Student loan payments resume after 3-year pause
Federal student loan payments return this month for more than 40 million Americans with the end of the pandemic pause.
- The return of another monthly payment will hurt Americans with student loan debt who tend to be younger, have lower incomes and already spend a higher share of their income.
Flashback: Student loan repayments were paused in March 2020, when former President Trump issued the first of many pauses during the pandemic.
Student loan repayment due dates
First payments are due in October 2023 and dates vary.
- The Department of Education says borrowers will get a bill, with payment amount and due date, at least 21 days before the due date.
Be smart: For most borrowers, auto-debit payments will not restart automatically and most will need to opt-in to confirm their auto-debit enrollment before payments restart.
- To avoid missing billing statements or due dates, borrowers should log into the Education Department's website to make sure their contact information is up to date and update contact information with loan servicers.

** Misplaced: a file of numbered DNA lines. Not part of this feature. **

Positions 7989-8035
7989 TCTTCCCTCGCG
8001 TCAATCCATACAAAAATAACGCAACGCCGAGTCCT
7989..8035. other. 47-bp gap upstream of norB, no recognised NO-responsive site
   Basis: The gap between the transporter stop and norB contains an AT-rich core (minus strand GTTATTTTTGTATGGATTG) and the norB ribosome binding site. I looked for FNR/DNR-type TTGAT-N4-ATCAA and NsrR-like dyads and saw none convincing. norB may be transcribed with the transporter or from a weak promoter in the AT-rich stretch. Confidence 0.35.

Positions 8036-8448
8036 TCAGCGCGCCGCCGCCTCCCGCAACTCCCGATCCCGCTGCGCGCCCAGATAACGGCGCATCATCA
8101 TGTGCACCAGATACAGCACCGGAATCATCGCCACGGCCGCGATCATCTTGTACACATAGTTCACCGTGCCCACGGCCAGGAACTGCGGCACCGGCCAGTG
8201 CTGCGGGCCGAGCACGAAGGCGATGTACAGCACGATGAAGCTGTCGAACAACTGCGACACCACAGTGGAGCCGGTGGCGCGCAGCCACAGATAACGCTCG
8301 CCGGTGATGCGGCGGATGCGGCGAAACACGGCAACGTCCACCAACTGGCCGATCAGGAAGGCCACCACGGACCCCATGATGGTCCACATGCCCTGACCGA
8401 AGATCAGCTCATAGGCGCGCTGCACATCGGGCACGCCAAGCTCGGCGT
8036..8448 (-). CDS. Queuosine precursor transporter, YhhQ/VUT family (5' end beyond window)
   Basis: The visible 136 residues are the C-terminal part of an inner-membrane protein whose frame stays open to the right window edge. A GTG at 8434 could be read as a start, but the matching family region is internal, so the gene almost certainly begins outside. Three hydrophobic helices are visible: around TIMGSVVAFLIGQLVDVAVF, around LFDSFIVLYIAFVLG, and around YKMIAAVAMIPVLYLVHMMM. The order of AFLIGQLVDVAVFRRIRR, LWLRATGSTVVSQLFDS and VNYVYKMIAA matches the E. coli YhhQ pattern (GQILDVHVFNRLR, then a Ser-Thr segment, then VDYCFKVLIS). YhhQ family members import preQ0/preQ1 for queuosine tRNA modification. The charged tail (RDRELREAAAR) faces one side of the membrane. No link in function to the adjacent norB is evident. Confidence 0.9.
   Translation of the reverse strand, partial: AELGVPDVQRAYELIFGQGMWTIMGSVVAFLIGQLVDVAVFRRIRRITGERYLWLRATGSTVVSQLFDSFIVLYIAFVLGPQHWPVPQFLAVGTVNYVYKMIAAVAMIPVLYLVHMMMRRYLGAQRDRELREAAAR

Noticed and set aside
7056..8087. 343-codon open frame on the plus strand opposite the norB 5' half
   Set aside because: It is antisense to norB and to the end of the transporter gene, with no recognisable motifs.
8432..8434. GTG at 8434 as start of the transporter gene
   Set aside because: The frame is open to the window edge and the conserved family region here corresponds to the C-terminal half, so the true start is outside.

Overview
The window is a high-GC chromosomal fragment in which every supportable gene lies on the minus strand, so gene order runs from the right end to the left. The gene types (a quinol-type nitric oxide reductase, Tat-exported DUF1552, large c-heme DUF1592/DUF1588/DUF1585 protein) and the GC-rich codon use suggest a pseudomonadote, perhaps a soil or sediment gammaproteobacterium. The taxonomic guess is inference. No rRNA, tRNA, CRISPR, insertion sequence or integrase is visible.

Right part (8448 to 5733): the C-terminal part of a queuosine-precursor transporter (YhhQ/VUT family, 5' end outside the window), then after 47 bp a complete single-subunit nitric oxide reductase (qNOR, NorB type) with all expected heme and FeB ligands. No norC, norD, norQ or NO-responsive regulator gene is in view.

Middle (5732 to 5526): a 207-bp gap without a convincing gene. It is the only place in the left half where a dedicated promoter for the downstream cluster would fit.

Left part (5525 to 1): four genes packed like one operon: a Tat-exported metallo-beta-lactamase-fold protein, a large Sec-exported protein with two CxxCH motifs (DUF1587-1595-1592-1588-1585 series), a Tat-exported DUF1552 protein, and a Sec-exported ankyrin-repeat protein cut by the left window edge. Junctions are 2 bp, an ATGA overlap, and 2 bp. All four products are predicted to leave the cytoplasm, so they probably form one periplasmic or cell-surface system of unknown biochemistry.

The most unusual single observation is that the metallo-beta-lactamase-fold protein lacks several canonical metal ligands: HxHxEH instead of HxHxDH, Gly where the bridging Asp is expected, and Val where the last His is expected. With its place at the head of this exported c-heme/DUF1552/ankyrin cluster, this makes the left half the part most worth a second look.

Federal loan interest resumed Sept. 1
Interest on student loans started accruing on outstanding balances Sept. 1, after Congress passed a law preventing further extensions of the payment pause.
- Interest rates vary by loan type and the year a loan was disbursed.
- Unless you refinanced during the payment pause, the interest on your loans will accrue at the same rate as before the pandemic.
Student loan "on ramp" period for missed payments
A 12-month "on ramp" for loan repayments means borrowers who miss payments won't be reported to credit bureaus, placed in default, or referred to debt collection agencies.
- It goes into effect automatically with a missed payment.
- Interest will accrue during the period.
Of note: Student loan deferment or forbearance can temporarily stop your student loan payments or reduce the monthly amount you owe.
Biden SAVE plan
- The new debt relief option came after the Supreme Court ruled in June that Biden's historic loan forgiveness program was unconstitutional.
How it works: The new plan replaces an older version known as REPAYE, or the Revised Pay as You Earn program, and is considered more generous.
- The new version cuts payments on undergraduate loans from 10% of discretionary income to 5%.
- Some borrowers who make less than $15 an hour will not have to make any payments. Balances are forgiven after a certain number of years.
The Department of Education said they have "reached out directly to nearly 30 million borrowers" to invite them to apply for the plan.
- Borrowers can sign up on StudentAid.gov/SAVE.
More from Axios: